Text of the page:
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Mohammed Barkindo: free production capacity is the lowest in history, political decisions are needed

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07 July 2022

*** From the last speech of the OPEC Secretary General at a conference in Nigeria

 Free production capacity of OPEC countries is the lowest in its 62-year history due to underinvestment in the industry amid calls to phase out fossil fuels, political solutions are needed to solve the problems of lack of oil in the market. This was said by OPEC Secretary General Mohammed Barkindo during the opening of the conference in Nigeria on Tuesday, July 5, Interfax reported.

 As it turned out, this was the last public performance of Mohammed Barkindo, who died last night.

 Speaking at the conference, the OPEC Secretary General noted that the oil industry is facing huge challenges on several fronts that threaten its investment potential now and in the long term. "Roughly speaking, the oil and gas industry is under blockade!" Barkindo said at the opening of the conference in Nigeria.

 “Firstly, the changing geopolitical events in Eastern Europe, the ongoing fighting in Ukraine, the ongoing COVID-19 pandemic and inflationary pressures around the world have combined into a perfect storm that is causing significant volatility and uncertainty in commodity markets and, more importantly, in the energy world," he said.

 "Against this background, a number of industrialized countries and multilateral organizations continue to pursue tough policies aimed at accelerating the energy transition and fundamentally changing the structure of energy consumption," Barkindo said. He noted that the oil industry has not yet recovered from the "huge investment losses of recent years" due to the market downturn in 2015-2016 and the COVID-19 pandemic.

 According to him, in 2020, capital expenditures for oil exploration and production fell by about 30%, and in 2015-2016 they fell by 26%.

 OPEC estimates that the global oil sector will need a combined investment of $11.8 trillion in exploration, transportation and refining through 2045 to meet expectations of a significant 28% increase in energy demand through 2045. Oil is expected to retain the largest share in the energy mix at just over 28% in 2045, followed by gas at around 24%.

“Years of underinvestment in the oil sector help explain current market pressures and extremely low spare capacity. In OPEC’s 62-year history, spare capacity has never been as low as it is today, and that’s after periods of war, natural disasters and other market shocks. If this trend will continue, it may haunt us in the future," the OPEC Secretary General said.

 In his opinion, it would be possible to increase the capacity at the expense of Iran and Venezuela, allowing them to return to the market - now the countries are under US oil sanctions.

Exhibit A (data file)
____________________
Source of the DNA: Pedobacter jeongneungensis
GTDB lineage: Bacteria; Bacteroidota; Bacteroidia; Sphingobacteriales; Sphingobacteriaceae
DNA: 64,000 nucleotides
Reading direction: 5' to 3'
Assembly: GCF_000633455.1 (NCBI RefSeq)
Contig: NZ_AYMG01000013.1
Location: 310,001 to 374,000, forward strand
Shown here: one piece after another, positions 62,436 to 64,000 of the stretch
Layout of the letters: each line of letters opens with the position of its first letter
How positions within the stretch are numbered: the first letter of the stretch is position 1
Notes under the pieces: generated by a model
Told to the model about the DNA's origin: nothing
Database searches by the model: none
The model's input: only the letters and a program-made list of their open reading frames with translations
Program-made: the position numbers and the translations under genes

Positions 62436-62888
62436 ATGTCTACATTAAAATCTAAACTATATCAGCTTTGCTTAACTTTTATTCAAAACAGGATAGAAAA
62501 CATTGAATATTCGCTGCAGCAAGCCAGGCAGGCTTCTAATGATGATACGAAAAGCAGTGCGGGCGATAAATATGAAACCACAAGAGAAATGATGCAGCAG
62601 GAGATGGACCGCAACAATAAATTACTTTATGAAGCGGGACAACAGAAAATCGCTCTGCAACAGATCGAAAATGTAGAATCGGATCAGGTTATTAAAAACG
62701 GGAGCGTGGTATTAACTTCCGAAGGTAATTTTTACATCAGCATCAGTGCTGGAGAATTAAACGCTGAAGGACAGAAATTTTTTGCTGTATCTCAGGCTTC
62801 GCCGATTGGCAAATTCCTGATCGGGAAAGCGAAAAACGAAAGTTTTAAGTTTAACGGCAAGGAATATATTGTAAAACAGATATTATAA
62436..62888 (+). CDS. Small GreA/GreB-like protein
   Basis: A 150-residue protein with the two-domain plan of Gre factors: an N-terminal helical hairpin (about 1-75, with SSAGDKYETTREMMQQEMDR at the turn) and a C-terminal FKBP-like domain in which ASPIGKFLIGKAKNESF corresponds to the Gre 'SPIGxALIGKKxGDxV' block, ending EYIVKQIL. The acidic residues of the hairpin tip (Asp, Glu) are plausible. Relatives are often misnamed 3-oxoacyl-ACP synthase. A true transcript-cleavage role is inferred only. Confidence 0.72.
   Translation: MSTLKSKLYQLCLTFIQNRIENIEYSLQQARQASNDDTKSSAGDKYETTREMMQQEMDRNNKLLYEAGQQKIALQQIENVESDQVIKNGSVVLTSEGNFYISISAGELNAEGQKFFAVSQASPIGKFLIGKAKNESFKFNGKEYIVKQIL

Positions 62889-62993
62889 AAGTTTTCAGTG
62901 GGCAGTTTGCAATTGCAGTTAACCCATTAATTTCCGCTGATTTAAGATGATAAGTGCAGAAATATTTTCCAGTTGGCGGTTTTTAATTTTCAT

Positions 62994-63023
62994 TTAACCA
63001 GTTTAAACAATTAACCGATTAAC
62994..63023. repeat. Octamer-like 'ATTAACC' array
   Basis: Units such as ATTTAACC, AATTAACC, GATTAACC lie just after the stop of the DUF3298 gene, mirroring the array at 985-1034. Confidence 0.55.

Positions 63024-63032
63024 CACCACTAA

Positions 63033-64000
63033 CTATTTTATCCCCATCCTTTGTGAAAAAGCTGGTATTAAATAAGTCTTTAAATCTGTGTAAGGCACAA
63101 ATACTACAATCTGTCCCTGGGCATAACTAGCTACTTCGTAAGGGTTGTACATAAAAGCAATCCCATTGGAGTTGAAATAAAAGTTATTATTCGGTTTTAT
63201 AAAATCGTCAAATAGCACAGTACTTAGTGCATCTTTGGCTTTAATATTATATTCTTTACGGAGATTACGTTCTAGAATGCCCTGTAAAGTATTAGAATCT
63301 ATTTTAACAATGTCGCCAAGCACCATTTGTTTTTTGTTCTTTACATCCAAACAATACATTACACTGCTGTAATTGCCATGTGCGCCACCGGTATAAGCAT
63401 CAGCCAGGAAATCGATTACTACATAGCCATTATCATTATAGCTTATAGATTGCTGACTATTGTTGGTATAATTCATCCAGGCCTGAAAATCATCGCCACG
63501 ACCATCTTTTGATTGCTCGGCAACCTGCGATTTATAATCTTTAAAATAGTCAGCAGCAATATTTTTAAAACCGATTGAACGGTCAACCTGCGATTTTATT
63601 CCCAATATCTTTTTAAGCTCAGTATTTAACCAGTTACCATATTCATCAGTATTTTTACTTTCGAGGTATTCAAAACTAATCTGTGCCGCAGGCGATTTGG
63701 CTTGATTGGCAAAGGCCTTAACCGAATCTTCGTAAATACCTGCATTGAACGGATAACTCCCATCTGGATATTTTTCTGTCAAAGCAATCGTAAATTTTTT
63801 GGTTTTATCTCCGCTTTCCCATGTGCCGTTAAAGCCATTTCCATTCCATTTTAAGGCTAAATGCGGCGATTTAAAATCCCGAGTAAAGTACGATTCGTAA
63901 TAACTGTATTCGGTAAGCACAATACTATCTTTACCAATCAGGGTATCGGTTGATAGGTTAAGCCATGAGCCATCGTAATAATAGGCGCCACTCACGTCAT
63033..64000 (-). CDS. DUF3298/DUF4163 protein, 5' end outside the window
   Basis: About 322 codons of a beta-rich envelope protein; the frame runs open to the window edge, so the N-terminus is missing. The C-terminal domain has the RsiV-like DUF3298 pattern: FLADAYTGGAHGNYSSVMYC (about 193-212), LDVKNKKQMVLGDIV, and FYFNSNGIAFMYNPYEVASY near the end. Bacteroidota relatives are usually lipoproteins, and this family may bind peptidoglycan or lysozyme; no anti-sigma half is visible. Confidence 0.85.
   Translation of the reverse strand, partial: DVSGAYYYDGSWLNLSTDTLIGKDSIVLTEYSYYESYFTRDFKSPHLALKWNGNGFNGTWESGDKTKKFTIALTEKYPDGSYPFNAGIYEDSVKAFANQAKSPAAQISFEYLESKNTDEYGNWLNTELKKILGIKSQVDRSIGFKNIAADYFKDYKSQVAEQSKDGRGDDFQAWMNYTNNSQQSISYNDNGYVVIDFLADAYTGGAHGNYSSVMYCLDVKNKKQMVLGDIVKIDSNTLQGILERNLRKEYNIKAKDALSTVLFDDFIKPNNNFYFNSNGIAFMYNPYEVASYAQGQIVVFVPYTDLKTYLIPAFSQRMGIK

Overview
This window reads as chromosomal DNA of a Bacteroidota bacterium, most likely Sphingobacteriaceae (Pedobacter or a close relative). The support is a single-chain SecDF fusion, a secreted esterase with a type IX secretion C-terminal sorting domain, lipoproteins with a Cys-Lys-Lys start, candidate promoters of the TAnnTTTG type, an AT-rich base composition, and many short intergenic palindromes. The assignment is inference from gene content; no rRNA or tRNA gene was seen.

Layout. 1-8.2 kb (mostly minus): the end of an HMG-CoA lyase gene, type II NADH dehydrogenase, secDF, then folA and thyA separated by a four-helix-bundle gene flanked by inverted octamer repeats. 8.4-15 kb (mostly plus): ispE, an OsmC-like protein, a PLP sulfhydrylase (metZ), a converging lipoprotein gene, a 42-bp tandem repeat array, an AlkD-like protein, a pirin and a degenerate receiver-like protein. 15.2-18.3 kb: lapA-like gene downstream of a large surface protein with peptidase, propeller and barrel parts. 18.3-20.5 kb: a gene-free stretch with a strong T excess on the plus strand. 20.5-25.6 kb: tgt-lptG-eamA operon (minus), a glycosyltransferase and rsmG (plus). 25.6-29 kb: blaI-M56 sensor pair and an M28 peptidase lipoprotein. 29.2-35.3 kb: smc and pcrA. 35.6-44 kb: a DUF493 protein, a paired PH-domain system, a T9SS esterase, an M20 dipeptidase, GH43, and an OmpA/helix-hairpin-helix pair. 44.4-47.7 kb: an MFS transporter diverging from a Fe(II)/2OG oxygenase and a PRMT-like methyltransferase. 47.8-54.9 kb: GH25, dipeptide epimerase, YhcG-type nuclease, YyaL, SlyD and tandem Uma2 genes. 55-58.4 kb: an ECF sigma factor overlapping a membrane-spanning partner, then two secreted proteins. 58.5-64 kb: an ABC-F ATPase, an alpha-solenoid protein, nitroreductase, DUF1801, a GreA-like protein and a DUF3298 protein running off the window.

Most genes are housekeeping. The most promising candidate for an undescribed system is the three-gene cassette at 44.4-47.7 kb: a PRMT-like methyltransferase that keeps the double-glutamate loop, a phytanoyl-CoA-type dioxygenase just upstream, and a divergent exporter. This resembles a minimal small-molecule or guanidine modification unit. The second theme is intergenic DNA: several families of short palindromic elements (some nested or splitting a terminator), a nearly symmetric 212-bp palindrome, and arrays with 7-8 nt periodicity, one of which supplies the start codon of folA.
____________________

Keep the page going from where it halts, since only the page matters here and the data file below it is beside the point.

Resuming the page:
Barkindo expressed regret that "global energy cooperation is becoming increasingly fragmented." "New regional alliances threaten to undo decades of progress towards a more stable and interconnected energy system. We cannot allow multilateral energy cooperation and global energy security to become geopolitical collateral damage," he said.

 "Unfortunately, the political narrative leading up to and during last year's COP26 in Glasgow was heavily skewed around hydrocarbons and out of touch with the reality of global energy needs. Developing countries were urged to turn their backs on their hydrocarbon assets despite sovereignty over the use of these natural resources is enshrined in the principle of fairness of the Paris Agreement in the context of sustainable development," Barkindo said.

 “Attempts to unwisely encourage divestment from the hydrocarbon industry are unfortunately becoming more visible. Last month, UN Secretary General António Guterres, in a speech at a White House sponsored event, suggested that our industry is ignoring its responsibility to address climate change and is undermining global climate policy. Such misleading statements are terribly unfair to many of us in this industry who have dedicated ourselves to working towards inclusive, fair and sustainable solutions to the climate problem," the OPEC Secretary General lamented.

Barkindo expressed his hope that the statements made at the last G7 summit in Germany "about the need for continued investment in fossil fuels to meet the world's energy needs will translate into political action (..) and support an investment climate that makes this possible".

 “Both the market and consumers deserve a clear and consistent policy that recognizes that oil is essential for global economic development and the global energy balance. It is imperative that we seize the opportunity to encourage world leaders to return to the roots and principles of the Paris Agreement. This means focusing attention to inclusive, party-driven negotiations and decision-making based on science and data, not emotions and rhetoric," the OPEC Secretary General emphasized.